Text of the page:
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(pronounced Ko-Hane)
Dan is the Bram Stoker-nominated author of Plague of Darkness, Solomon’s Grave, and the critically-acclaimed Margaret's Ark. Writing as G. Daniel Gunn, he released Destroyer of Worlds and the novella (written with L.L.Soares) Nightmare in Greasepaint (Samhain Publishing),. His short stories have appeared in Cemetery Dance, Shroud Magazine, Apex Digest and many more. He and his family live in New England.

Friday, December 08, 2006

If a Tree Falls, Who Hears It, and in the End, Does it Matter?

OK. A lot of jagged little pills in the road to literary fame this week, but I managed a few key things:

First off, finished my nephew's book for Christmas. Janet edited it, and I made the changes, having to modify the ending. It's still pretty cute, though, but at least now it's more technically accurate - that is, if you understand Pokemon physiology. Janet finished the cover. The whole thing came out pretty nice (see prior entry for more details) - on screen at least. I used www.lulu.com to package it as a paperback book. Problem was, minimum page count for the binding is 100pp, and the book was only 52 (big font, small pages). At Herself's suggestion, I added extra pages to the end with lines so Sean can write his own story after. Ordered a printed copy of Sean and Ash vs The Robot!, now we wait....

Finished the 3rd draft of "Ray Gun" today at lunch. Still a bit long, though. About 5300 words. Need to trim it down, but I've got about 4 or 5 more drafts to do it so still in good shape.

I'm late, however, with another bit of writing. My son Andrew reminded me my 3 weeks are up to write my part of a multi-author round robin story written by me, my sister Ellen, her friend Joyce, Andrew and my mom (Marilyn). I'm going to have to apologize profusely to everyone, but I should really finish Ray Gun more before switching gears. Makes my brain hurt. The story - called "Dues ex Machina" is coming along quite nicely. Mom threw us a curve in her last entry, but I know what I'm going to write, though. Just have to do it....

Oh, and I got my author copies of the Italian edition of Solomon's Grave (il Segreto di Salomone). Hardcover, full color cover embossed. Nice looking book. Don't know how it came out, since I don't read Italian, but, still.... it's a good start. Life can be interesting. I wonder if anyone's reviewed it?...

One country down....

...one more coming soon. Germany - but looks like it might be another week or so until I can make the official announcement (unless they do on their site, then all bets are off). There were some valid contract issues which have been brought up and corrected and are being sent back to Italy, then to me in the US for Ye 'Ol Initials... we have time, though. Patience, young padawan.

My yard has a lot of trees that have fallen. It'll take time to clean them up, use them for something productive, like warming the house. They fall every now and then. Sometimes we hear them, sometimes we don't. The woods are full of surprises, but if it's where you live, you handle it. And we will. One tree, one branch at a time. Now that winter's coming, having enough firewood is important, having enough heat to sit back together and enjoy each other's company is important. Probably the most important thing in the world. There are five of us. There has to be enough wood for all of us. And there is, or there will be, once we tackle some more of those trees....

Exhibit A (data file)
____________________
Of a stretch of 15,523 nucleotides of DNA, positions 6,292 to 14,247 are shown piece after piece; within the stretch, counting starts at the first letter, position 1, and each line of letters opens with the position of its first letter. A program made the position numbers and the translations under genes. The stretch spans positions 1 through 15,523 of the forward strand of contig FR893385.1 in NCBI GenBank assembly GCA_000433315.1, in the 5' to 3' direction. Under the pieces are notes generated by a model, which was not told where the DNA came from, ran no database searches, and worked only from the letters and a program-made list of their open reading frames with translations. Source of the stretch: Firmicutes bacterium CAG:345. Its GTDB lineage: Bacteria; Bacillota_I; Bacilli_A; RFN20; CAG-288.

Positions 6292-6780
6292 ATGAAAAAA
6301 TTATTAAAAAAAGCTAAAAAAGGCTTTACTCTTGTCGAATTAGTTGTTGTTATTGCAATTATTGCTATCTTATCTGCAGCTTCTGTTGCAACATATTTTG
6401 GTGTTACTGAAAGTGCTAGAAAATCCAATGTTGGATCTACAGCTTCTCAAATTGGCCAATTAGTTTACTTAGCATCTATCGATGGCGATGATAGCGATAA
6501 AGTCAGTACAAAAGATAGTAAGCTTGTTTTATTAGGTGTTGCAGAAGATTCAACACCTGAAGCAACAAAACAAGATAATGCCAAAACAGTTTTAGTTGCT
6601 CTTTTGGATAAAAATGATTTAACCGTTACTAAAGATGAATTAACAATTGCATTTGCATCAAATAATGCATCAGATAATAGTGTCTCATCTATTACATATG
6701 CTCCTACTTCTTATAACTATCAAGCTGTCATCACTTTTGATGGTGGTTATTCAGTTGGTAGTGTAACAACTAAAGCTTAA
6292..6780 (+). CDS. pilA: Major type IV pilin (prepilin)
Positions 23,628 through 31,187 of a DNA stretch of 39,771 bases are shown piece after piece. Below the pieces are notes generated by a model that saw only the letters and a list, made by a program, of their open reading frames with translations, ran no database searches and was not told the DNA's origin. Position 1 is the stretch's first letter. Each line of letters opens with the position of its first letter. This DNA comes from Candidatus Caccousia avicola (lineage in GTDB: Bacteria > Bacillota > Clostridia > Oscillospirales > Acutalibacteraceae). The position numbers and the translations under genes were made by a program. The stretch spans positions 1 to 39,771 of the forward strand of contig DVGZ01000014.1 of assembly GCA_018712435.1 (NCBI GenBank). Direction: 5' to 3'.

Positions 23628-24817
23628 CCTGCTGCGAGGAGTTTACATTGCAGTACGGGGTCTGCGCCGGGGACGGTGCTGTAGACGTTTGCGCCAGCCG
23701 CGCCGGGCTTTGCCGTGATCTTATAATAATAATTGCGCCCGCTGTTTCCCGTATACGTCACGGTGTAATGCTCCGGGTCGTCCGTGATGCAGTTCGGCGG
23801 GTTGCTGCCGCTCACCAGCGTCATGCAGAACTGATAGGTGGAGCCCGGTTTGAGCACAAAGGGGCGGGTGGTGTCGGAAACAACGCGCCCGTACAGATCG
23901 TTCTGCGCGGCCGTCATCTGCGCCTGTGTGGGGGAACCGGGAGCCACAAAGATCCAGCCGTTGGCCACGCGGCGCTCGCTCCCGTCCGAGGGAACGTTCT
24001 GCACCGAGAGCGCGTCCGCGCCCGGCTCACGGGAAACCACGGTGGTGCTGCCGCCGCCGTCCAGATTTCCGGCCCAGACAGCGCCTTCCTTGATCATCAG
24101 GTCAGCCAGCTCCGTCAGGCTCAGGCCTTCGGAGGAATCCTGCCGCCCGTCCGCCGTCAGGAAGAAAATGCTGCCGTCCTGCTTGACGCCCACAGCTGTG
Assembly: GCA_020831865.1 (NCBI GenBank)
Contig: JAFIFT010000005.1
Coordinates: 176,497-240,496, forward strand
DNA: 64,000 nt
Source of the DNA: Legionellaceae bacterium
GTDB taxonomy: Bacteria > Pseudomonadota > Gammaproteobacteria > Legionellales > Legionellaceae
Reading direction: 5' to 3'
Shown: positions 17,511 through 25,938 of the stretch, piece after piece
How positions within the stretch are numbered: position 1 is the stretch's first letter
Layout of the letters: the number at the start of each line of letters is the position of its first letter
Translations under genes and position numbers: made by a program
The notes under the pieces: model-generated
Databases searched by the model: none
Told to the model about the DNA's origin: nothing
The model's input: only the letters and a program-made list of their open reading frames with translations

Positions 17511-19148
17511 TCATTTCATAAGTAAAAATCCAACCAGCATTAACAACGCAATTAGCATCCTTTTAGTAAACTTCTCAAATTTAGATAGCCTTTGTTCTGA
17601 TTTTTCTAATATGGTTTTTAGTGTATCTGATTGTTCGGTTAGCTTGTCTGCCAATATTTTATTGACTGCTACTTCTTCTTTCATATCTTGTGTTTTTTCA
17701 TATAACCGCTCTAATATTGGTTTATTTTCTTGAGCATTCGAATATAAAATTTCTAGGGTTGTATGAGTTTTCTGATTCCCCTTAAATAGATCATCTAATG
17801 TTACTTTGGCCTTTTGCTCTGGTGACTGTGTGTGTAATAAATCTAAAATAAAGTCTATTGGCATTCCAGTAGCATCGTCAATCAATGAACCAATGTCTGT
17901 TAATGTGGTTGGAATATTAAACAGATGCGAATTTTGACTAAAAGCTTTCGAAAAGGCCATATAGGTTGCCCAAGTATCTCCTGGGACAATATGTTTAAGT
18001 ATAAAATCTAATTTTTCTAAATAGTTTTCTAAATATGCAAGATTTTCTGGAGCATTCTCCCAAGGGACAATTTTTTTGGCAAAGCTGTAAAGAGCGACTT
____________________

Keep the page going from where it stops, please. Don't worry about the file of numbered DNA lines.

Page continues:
We watched a couple of movies recently. The Red Violin - watched over a few nights - excellent, excellent film. Not sure if it's foreign or not, I think so, French, but there's also English, German, Italian.... definitely turn on subtitles for this one, the languages change pretty quickly. The only "name" in the movie is a very refined Samuel L Jackson, and though he was quite good in the overall story arc, everyone was brilliant. In flashbacks, it details the history of a particular violin through generations. Brilliant Film.

Also - Janet got me a set of Film Noir movies for our anniversary in October (our 18th, if you're curious). This weekend we watched The Long Night starring Henry Fonda. 1947. Another great movie. Usually dark, murky films in B&W can be hard to watch late at night when you have three kids and need to go to bed soon, but this kept our interest. Another flashback film, but well acted, and great sets. Highly recommended.

On the telly, Heroes continues to amuse us, intelligent if a bit left-field, but fun, especially the tale surrounding Hiro, the time-bending Japanese gentleman and his buddy. "Save the cheerleader, Save the world....". And of course, The Dead Zone continues to be well-written and acted, very King-ish, and fun to watch (Netflix, season 2 currently). We're hoping come 2007 that Lost gets its act together. The brilliant series has been floundering a bit lately. Maybe if they didn't kill off so many of the best characters this season it would have a chance... still, lots of talent remaining who've been all but ignored this season.... it's such a great show, it's worth doing, just use them, folks, use them....

Time to go. No karate tomorrow. Now that the high school religion class I teach (and Andrew attends, though he has a different teacher) is done until February, he can go to the Monday ha-yah classes... nice to be able to sleep in tomorrow.... still, lots to do, lots to do... how's that line go? Miles to go before I sleep.... miles to go....

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